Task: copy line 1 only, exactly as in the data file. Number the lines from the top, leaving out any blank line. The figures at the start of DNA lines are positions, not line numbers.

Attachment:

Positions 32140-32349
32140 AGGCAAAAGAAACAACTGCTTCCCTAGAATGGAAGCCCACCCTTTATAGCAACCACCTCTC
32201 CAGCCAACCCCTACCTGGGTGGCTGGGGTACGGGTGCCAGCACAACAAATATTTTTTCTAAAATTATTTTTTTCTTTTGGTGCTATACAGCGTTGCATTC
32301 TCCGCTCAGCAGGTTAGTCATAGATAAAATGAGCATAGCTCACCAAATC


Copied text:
Positions 32140-32349